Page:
Over on Vulpes Libris, I review Nicola Humble’s book Culinary Pleasures, about cookbooks, food history, how the British learned to cook, and what disastrous food and kitchen fads we have survived.
This was an interesting one to review, because before she published Culinary Pleasures, Professor Nicola Humble was queen of middlebrow studies, author of The Feminine Middlebrow Novel (now quoted by the authors of hundreds of PhD theses, scholarly articles and earnest book chapters, myself included). She moved from the traditional subject of novels to the untraditional research topic of cookbooks, while staying in a now traditional genre: women’s reading. It’s typical of Humble’s approach that she shows how the ordinary and banal are extraordinarily interesting, and socially and culturally relevant for their connections to more academically acceptable themes. This is what middlebrow studies is about: looking again and looking critically at the things we read that had never been considered before.
The study of English literature has been enlarging its boundaries radically in the past thirty years. My private theory is that the increase in the numbers of people studying at university level in Britain since the 1990s means that we need more and new research subjects for the ever-rolling stream of PhD students. The academy’s capacity for writing dissertations on Shakespeare, Woolf and Hughes was becoming exhausted under traditional terms of scrutiny. Something happened to allow literary criticism to widen its borders. Now, we study not just what people read, but how people read, why they read, what they thought about what they read, and the marginalia printed all around the important things that people read, which they also read, and were changed by, without noticing. The traditional authors and works are still studied, but the overflow is accommodated most creatively through middlebrow studies.
Fifty years ago, traditional teachers of Eng lit would have boggled to see scholarly books being published about the study of newspapers and ‘print culture’, and would have rejected the ‘reading experience’ as a subject for study. There were strict hierarchies of the authors and ‘texts’ that were suitable for university study, and you had to push hard to be allowed to study the one you wanted if they weren’t conventional. If you were lucky, you found an open mind and a friendly mentor. Isobel Murray at Aberdeen allowed me to study John Buchan for my final year dissertation: David Daniell at UCL leapt at the chance of supervising my Buchan PhD. Yet the rest of the academy, epitomised by the stuffiness of the then English department at UCL, snooted at my subject, and made me feel a pariah. Now, I too am making judgements about which authors my MA students should be allowed to write a thesis for examination, and which they might be better ‘approaching’ in a different way (from a periodicals studies perspective, perhaps, or as a group of writers epitomising a theme) because their prose doesn’t cut the mustard. I won’t supervise an MA on Harry Potter, for example, but I’d be happy to supervise a thesis discussing novels about witches by J K Rowling and other authors. You need something to chew on for literary criticism, and if the writing isn’t chewy enough (which I don’t think Rowling’s is, on its own), then add something else to the mix to see how you can draw out that essential something in an author’s writing that makes people read.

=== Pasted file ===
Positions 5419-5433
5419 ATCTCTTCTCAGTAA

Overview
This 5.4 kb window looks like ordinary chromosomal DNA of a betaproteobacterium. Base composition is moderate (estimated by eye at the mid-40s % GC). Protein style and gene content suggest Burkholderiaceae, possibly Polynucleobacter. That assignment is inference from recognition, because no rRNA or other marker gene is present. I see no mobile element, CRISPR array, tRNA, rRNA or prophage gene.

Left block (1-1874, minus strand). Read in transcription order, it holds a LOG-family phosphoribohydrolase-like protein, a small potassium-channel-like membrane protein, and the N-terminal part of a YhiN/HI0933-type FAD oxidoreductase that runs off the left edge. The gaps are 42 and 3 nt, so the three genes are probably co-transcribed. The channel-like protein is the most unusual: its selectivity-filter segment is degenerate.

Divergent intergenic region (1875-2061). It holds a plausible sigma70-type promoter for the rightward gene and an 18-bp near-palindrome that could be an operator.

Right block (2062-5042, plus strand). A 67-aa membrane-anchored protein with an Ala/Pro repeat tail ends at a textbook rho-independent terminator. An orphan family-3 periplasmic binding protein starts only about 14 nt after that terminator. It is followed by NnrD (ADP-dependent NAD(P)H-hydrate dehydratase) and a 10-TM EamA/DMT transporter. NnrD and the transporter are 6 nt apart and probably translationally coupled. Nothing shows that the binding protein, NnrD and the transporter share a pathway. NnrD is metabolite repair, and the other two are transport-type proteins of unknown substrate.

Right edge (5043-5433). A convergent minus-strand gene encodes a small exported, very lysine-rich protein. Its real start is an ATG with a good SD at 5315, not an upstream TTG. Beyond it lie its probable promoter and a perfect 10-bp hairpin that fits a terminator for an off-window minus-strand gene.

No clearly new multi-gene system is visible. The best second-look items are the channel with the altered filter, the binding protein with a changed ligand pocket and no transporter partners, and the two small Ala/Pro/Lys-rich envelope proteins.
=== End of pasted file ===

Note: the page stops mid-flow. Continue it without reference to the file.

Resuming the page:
During interminable family holidays I used to sit in my grandparents’ cold front room that was hardly used, while the racing was on in the other room, desperate for something to read. I looked through cupboards containing old prewar newspapers, tatty cheap paperbacks by authors I’d never heard of, Readers’ Digest anthologies of bizarrely truncated novels (teaching me the horror of ‘abridged’) and sepia illustrated Royal Gift Books. This was the beginning of my fascination with the middlebrow reading of the 1930s and 1940s. I always assumed, vaguely, that one day I’d be able to find who these authors were and why these newspapers and books, from all the reading material that had passed through that house, had been kept safely for decades. Middlebrow reading is the unconsidered reading chosen for different reasons and for different purposes, and is as powerful an influence on how we understand life as any great art in the library. The reading we choose when we’re tired, when we’re idle, when we’re in need of comfort, and when we need to learn, all comes under middlebrow. Cookbooks fit this category, as Nicola Humble was perceptive enough to realise, all those years ago. Culinary Pleasures is a fine work of middlebrow criticism, and a jolly good read.